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View Poll Results: What version control system do you use in add-on development?
CVS(NT) 1 2.33%
Subversion/SVN 13 30.23%
Visual Source Safe 0 0%
other conventional (centralized) VCS 1 2.33%
Bazaar 1 2.33%
Git 6 13.95%
Mercurial 7 16.28%
other distributed VCS 0 0%
ZIP archives or folder copies 11 25.58%
Huh? What is version control? 12 27.91%
Multiple Choice Poll. Voters: 43. You may not vote on this poll

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Old 10-20-2012, 05:57 PM   #1
Face
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Default What version control system do you use in add-on development?

This is something that I wondered about for some time now. I know that certain big projects use CVS, SVN and the like. I'm using Mercurial myself, as many will know.

But what about the casual add-on developer? What do you use to keep your code/mesh/texture versions under control?

Just curious...
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Old 10-20-2012, 06:42 PM   #2
MeDiCS
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For small, one-shot projects, no version control at all (and later moved to a Git repository for small projects). Git for everything else.

I have experimented with SVN, Bzr and Mercurial, as they are used by some other projects I tinker with, but Git is by far the fastest and most transparent (the combination of Git procelain + shell script has saved me a lot of headache while recovering from 'accidents').
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Old 10-20-2012, 07:06 PM   #3
Artlav
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Git, the only one i could actually get to be useful.
Occasionally make ZIP snapshots of non-recoverable parts, to be stored into backups.

Advantage of ZIP is that you can unpack it on any machine and continue working, then pack back and merge at home. Hard to do with GIT.

Advantages of GIT is high fidelity change log with mandatory comments on what was changed. Hard to do with ZIPs.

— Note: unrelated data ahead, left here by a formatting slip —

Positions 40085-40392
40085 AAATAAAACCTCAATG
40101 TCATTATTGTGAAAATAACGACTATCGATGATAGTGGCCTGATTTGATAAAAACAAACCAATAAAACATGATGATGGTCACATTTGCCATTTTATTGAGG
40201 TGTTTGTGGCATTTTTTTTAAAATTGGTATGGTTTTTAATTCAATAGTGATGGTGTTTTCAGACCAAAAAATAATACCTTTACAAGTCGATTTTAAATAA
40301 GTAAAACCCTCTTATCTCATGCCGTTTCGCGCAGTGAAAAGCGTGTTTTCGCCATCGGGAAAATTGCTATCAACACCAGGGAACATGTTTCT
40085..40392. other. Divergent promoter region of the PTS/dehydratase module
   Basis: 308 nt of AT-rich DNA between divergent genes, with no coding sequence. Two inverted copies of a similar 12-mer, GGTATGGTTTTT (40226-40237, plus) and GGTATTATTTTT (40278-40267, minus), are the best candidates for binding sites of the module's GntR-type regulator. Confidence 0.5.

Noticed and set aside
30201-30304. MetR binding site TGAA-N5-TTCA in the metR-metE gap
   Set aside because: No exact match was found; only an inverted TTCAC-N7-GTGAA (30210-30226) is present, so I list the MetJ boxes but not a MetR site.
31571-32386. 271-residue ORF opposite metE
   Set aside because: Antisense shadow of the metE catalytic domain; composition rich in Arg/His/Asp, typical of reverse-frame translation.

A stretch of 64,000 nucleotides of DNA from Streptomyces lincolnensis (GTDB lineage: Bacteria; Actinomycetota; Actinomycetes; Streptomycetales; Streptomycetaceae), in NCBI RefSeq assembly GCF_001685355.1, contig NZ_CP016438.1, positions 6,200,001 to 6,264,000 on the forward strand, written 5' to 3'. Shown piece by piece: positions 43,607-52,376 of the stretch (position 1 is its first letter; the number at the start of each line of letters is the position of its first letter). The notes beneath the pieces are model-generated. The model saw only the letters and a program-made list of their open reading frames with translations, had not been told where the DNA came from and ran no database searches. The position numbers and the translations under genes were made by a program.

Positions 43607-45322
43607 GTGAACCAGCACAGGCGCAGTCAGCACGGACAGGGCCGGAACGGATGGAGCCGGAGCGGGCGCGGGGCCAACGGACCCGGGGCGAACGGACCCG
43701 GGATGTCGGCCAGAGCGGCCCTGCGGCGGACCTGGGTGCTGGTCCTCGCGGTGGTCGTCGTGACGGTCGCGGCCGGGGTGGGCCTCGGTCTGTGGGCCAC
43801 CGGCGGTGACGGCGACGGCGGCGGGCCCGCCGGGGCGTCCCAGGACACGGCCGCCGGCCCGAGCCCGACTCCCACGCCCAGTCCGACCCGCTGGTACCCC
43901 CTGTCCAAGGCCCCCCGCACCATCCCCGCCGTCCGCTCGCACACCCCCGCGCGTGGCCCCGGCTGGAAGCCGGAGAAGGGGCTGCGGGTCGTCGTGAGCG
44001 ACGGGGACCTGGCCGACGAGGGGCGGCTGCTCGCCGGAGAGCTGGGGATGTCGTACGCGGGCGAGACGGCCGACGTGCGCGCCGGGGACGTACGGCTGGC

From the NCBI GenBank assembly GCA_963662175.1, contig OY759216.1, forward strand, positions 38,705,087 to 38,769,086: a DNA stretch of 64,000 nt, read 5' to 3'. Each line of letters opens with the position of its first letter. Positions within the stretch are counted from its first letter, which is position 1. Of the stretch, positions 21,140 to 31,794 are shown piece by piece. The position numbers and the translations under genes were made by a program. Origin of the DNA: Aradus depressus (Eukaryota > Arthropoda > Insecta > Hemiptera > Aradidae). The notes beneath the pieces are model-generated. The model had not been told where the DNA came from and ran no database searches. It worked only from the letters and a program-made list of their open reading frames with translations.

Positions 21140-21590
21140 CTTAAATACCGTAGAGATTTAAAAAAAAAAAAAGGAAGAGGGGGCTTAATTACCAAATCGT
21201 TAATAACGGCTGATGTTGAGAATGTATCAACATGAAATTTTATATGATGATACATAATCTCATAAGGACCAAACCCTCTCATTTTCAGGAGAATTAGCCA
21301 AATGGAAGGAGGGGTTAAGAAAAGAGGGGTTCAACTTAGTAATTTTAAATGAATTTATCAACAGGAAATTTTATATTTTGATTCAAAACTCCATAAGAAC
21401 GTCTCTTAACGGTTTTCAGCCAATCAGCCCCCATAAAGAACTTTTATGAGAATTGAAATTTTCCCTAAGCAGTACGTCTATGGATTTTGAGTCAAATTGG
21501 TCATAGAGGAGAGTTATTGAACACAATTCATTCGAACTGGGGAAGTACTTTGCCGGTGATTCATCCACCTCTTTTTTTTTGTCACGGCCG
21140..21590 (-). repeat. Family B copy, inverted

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Old 10-20-2012, 07:11 PM   #4
RisingFury
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The amazing mental abilities of escapetomsfate, who's honorably tolerated my distrust of version control systems...
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Old 10-20-2012, 07:28 PM   #5
kamaz
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I use Subversion for my add-ons, primarily because that's what I use for everything else (including documents). I have been a dedicated user of SVN ever since it saved my M.Sc. work from perishing 1 month before defense

I have looked into mercurial etc., but decided that because of my work style there would be no benefit over SVN.
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Old 10-20-2012, 11:23 PM   #6
kuddel
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Hi use Subversion for almost everything (docs, code, whatever)
The main reasonings are:
  • Its simple to use
  • It does merging and branching very well
  • It integrates very nicely into the (Win7) OS. (I love TortoiseSVN!)
  • Its version numbering is much more 'natural' (ascending integers) than Git hashes. I like it when I can see immediately that rev. 123 is newer that rev. 120
  • No need for any server process (just place your Repositories anywhere on your harddrive - I prefer: C:\Program Data\SVN\...). OK that argument goes for git/mercurial as well I think, so no winner/looser here

/Kuddel
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Old 10-21-2012, 12:17 AM   #7
Zatnikitelman
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I, um...*cough* uh don't really do version control. I need to, and I'm considering GIT, but other things keep getting in the way of me sitting down and working with it.